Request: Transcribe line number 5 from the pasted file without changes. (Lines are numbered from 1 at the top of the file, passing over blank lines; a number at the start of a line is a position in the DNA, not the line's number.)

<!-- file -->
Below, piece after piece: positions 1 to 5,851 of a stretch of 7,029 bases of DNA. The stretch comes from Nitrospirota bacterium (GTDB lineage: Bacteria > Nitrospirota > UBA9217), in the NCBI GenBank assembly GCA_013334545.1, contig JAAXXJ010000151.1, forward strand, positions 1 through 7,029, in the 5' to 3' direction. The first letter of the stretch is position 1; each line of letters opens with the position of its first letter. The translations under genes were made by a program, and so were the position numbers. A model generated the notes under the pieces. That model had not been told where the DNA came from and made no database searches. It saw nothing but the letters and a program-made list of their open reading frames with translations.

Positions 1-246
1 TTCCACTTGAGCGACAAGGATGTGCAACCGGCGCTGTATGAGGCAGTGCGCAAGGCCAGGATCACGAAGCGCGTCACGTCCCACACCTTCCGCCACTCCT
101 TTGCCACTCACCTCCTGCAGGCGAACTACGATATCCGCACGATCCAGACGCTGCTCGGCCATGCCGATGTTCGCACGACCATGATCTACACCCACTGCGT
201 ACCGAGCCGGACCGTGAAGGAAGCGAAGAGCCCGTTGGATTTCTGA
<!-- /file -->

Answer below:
201 ACCGAGCCGGACCGTGAAGGAAGCGAAGAGCCCGTTGGATTTCTGA